Protection of an endangered fish Tor tor and Tor putitora population impacted by transportation network in the area of Tehri Dam Project, Garhwal Himalaya, India
- Author(s): Sharma, Ramesh C.;
- et al.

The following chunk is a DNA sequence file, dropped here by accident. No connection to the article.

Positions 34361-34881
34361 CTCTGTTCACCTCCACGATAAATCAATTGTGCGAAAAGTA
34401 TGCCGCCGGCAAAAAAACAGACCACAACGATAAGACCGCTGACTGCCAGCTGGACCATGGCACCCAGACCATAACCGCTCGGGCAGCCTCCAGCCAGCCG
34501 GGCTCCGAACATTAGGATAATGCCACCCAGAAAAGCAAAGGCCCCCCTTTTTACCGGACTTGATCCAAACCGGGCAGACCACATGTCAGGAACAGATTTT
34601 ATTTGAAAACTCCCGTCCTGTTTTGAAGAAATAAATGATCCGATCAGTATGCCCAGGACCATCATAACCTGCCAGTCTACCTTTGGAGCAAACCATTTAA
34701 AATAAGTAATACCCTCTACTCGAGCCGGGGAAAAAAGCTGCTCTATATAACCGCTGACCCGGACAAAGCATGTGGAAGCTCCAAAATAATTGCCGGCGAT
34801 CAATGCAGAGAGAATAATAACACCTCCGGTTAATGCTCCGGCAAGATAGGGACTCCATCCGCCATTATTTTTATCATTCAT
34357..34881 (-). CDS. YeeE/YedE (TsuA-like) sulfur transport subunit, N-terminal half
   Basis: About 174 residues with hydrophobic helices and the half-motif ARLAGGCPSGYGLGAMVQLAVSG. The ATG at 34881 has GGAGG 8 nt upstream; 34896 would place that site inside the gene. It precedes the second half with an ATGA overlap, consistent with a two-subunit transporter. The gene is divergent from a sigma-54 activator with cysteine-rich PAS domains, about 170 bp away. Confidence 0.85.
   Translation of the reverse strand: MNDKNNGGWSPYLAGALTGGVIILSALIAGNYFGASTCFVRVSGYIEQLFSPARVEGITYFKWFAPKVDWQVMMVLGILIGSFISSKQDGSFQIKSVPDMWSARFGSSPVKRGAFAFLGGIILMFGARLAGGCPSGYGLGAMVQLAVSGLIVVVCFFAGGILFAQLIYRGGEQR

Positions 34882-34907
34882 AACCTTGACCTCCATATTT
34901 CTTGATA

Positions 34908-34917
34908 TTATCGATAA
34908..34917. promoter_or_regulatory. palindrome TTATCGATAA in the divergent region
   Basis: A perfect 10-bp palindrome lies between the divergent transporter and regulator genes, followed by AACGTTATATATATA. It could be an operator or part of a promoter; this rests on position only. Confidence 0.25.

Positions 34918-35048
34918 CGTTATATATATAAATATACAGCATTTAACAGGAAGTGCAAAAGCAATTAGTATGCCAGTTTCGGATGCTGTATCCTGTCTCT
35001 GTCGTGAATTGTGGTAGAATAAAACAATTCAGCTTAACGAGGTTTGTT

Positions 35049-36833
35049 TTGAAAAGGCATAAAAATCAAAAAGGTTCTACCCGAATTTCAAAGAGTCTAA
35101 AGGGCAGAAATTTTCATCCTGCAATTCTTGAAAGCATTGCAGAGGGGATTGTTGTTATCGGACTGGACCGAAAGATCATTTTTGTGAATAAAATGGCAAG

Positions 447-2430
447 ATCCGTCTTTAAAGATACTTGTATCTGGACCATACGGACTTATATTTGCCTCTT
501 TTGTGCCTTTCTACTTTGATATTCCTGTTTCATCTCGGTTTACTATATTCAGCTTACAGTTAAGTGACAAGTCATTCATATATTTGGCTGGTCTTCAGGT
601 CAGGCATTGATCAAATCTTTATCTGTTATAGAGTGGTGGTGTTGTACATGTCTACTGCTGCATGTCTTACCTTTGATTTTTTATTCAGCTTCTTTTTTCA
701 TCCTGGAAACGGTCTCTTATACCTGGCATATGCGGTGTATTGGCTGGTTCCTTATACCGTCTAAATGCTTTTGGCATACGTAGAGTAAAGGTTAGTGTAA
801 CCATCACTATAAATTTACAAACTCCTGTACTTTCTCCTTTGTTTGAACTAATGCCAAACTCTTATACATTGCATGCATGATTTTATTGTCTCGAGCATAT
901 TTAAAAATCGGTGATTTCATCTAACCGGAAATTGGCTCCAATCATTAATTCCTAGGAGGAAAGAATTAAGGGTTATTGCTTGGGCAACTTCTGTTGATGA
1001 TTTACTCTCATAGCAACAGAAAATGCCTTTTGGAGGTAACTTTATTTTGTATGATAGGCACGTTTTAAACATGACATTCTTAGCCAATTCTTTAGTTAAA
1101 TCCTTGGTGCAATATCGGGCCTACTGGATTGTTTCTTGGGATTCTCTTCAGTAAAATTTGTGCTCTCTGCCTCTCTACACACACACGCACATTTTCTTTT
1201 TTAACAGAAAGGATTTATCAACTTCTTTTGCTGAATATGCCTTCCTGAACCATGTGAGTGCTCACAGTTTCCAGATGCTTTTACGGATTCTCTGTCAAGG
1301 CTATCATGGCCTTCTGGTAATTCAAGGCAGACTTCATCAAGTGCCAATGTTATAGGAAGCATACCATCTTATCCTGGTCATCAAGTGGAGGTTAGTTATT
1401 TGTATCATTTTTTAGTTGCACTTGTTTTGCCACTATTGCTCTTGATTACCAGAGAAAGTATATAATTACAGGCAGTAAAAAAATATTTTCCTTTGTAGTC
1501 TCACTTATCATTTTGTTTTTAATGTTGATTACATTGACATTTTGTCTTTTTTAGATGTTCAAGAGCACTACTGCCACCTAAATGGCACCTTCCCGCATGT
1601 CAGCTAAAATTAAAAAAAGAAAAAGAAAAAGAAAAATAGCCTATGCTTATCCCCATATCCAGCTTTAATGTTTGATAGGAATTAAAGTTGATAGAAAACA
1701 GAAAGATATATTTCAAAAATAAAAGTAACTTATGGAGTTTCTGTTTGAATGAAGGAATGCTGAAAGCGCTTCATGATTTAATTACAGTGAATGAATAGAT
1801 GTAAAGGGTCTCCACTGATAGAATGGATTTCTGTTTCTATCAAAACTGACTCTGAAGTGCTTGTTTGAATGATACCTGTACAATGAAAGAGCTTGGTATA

Sound ecological practices in development of roads and highways are essential to protect the fragile ecosystem of the Himalayan mountains in northern India. Evidence is growing that the expanding, poorly designed network of roads and trails is a major cause of habitat fragmentation and degradation of both terrestrial and aquatic habitats. These effects have been quantified for two similar species of fish, collectively known as the Mahseer, which comprises Tor tor Hamilton and Tor putitora Hamilton, in the area of the construction of the Tehri Dam Project, located in the Garhwal Himalaya, India. The Tehri Dam Project will be one of Asia’s highest dams (260.5 meters height), and fifth highest in the world. It is being constructed approximately 1.5 kilometers downstream of the confluence of the Bhagirathi and Bhilangana, which together form the Ganges River after meeting the Alaknanda River (30 degrees, 23 minutes N; 78 degrees 29 minutes E). The dam is a multipurpose project which costs more than 8,000 crores of Indian rupees (USD: $1,780 million). It will generate 2,400 M.W. of electricity, and irrigate 2.7 million hectares (6.6 million acres) of land, plus provide municipal drinking water to a large population. New roads have been constructed along the banks and in the riparian zone of the two rivers. This has introduced large amounts of woody debris and sediments into the waterways, resulting in drastic changes in the physico-chemical and biological profile of the aquatic ecosystem. Detrimental effects on transparency, current velocity, conductivity, substrate composition, dissolved oxygen and benthic communities have been documented. Feeding, spawning and migration routes of Mahseer have been degraded or destroyed. Subsequent to road development, standing crop estimates of Mahseer declined from a maximum mean monthly biomass of 0.492 g.m-2 (February) to 0.185 g.m-2, a 62% decrease, and a minimum monthly mean biomass (July-August) of 0.185 g.m-2 to 0.014 g.m-2, a 92% decrease. Annual productivity of Mahseer declined from 0.198 g.m-2.yr-1 to 0.054 g.m-2.yr-1 (73 percent). This decline is believed to have been caused by increase in turbidity, accompanied by a decline in dissolve oxygen, decrease in general benthic productivity, and loss of cover. We have recommended the following measures to restore habitat quality and connectivity for the Mahseer: stream restoration and stream bank stabilization, gravel mining and dredging in the impacted sites, protecting of riparian vegetation, monitoring of water quality, enhancement of fish food reserves, rehabilitation of Mahseer in a hatchery / nursery, ecofriendly techniques for road development and maintenance, and the establishment of strong working partnerships among civil engineers, environmental biologists and the public.